This row extention idea seems to have been realised on this machine, a Club IV (using original replacement parts one would presume), with an inner row of 10 buttons. Here's a photo of the innards where one can see the redundant spaces on the inner reed block are filled in.

I'd guess it isn't an easy operation, with a few 'scrappers' needed to swipe spare parts/reeds from, but it seems feasible...

Ed J
« Last Edit: March 18, 2011, 07:34:32 PM by EeeJay »
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Matthew B

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Re: "Extra" buttons -- how do you use yours?
« Reply #9 on: May 05, 2008, 04:55:21 PM »

Gilbert of the Reyes accordion forum (http://www.reyesforum.com/) has a pinned post on the "Accordion Brands/Models" bit of the site that describes adding an extra button or two to a Corona.  It looks possible, but not tempting.  There is much talk of precision machining, failure, and breakage.  This aside, if I recall correctly the insides of some club boxes would allow for such tinkering.  On later models some parts, such as the first and second row pallet leavers all have the shape needed to accommodate extra third row pallets (they have a kink in them to dodge around the third row buttons, even if those buttons aren't actually there).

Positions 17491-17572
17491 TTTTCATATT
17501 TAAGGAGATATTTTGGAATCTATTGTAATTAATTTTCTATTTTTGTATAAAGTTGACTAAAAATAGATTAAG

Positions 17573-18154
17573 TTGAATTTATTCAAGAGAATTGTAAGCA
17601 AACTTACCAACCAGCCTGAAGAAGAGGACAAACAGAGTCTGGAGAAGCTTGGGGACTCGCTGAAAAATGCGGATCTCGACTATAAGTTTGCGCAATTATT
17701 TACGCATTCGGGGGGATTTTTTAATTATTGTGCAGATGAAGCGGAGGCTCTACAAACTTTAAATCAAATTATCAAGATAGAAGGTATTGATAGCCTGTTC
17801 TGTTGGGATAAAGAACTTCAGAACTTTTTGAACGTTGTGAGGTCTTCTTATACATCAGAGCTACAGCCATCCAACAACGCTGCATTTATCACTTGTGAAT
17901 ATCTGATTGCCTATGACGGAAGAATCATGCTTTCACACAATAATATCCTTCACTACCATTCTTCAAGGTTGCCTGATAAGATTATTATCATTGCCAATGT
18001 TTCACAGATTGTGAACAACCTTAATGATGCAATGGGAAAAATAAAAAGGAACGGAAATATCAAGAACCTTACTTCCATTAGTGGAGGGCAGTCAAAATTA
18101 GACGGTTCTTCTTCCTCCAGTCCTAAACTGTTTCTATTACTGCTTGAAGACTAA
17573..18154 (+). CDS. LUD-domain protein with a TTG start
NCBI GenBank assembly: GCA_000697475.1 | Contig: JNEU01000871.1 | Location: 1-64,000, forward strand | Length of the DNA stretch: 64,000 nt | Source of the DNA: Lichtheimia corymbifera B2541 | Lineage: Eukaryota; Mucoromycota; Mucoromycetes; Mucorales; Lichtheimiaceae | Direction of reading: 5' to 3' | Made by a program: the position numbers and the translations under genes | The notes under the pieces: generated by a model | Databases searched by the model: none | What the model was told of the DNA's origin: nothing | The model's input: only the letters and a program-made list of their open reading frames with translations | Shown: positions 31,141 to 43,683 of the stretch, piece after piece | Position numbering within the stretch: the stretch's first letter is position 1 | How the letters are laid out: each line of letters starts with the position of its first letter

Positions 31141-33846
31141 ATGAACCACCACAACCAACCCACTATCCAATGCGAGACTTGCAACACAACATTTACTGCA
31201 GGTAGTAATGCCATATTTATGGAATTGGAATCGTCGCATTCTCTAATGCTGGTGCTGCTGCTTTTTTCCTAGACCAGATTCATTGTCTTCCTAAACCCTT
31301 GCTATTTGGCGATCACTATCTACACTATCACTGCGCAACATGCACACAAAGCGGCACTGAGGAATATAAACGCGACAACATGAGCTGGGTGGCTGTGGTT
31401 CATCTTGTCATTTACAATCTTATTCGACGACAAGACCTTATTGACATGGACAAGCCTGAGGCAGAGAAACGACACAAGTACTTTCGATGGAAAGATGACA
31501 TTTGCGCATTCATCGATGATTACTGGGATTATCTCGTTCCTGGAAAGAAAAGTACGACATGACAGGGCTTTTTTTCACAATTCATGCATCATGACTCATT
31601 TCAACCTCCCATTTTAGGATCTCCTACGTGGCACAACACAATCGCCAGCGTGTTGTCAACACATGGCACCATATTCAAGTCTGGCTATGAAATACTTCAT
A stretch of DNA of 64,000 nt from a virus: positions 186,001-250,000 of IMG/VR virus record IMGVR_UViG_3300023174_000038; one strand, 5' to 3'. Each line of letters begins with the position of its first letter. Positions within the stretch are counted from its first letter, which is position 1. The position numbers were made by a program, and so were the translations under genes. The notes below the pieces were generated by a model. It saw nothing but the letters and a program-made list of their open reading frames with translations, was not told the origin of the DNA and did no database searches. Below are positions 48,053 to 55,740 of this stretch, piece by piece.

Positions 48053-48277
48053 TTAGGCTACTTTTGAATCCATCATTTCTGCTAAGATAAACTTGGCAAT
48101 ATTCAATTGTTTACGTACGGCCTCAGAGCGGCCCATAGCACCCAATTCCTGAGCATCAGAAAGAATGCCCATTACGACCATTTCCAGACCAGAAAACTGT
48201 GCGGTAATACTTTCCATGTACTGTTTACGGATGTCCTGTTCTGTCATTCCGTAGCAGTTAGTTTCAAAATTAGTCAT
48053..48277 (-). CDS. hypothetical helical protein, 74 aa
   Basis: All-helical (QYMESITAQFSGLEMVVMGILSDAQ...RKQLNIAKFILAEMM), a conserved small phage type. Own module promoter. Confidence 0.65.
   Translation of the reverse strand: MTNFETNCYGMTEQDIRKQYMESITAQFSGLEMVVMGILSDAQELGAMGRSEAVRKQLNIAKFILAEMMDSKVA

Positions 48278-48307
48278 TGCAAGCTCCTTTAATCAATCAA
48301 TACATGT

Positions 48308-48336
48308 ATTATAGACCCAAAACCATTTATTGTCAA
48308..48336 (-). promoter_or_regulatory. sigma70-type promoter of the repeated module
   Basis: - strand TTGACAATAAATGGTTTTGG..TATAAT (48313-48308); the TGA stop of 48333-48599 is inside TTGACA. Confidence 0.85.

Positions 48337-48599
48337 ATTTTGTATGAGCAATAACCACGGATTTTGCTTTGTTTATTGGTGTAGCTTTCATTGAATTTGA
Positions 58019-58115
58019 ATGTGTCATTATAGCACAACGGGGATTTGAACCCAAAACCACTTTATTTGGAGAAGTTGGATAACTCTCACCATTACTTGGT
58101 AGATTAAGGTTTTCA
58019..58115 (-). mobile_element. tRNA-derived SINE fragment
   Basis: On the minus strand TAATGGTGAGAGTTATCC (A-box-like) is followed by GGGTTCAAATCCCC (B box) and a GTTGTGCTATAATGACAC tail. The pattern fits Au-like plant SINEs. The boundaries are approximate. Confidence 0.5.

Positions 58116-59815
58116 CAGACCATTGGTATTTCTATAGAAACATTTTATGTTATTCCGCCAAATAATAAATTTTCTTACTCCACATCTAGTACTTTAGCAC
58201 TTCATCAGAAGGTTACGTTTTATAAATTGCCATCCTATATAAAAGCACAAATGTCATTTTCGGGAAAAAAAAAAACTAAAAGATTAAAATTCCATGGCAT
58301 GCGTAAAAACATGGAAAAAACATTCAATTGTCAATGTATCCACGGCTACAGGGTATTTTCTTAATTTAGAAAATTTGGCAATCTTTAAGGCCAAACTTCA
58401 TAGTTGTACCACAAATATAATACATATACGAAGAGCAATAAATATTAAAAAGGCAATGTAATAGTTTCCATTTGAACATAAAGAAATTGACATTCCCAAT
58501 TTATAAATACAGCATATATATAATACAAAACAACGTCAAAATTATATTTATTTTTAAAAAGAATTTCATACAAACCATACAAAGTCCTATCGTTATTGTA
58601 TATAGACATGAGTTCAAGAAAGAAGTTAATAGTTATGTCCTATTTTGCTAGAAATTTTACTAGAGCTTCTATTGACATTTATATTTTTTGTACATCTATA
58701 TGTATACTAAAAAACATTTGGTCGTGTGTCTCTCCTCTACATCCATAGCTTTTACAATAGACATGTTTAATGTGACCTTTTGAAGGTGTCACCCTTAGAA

But by the time you're contemplating these types of changes it seems that it might be easier to have a three-row either made or re-tuned to the club system.  In which case you could add a stradella bass as well.  And some switches.  And your name in rhinestones.  I think a couple of the Italian makers already offer such options (Dino Baffetti?). 

Sadly, the club box would then become as costly as any "normal" melodeon, rather than the Secret Mystery Oddity Bargain Box (hereafter "SMOBB") that it currently is.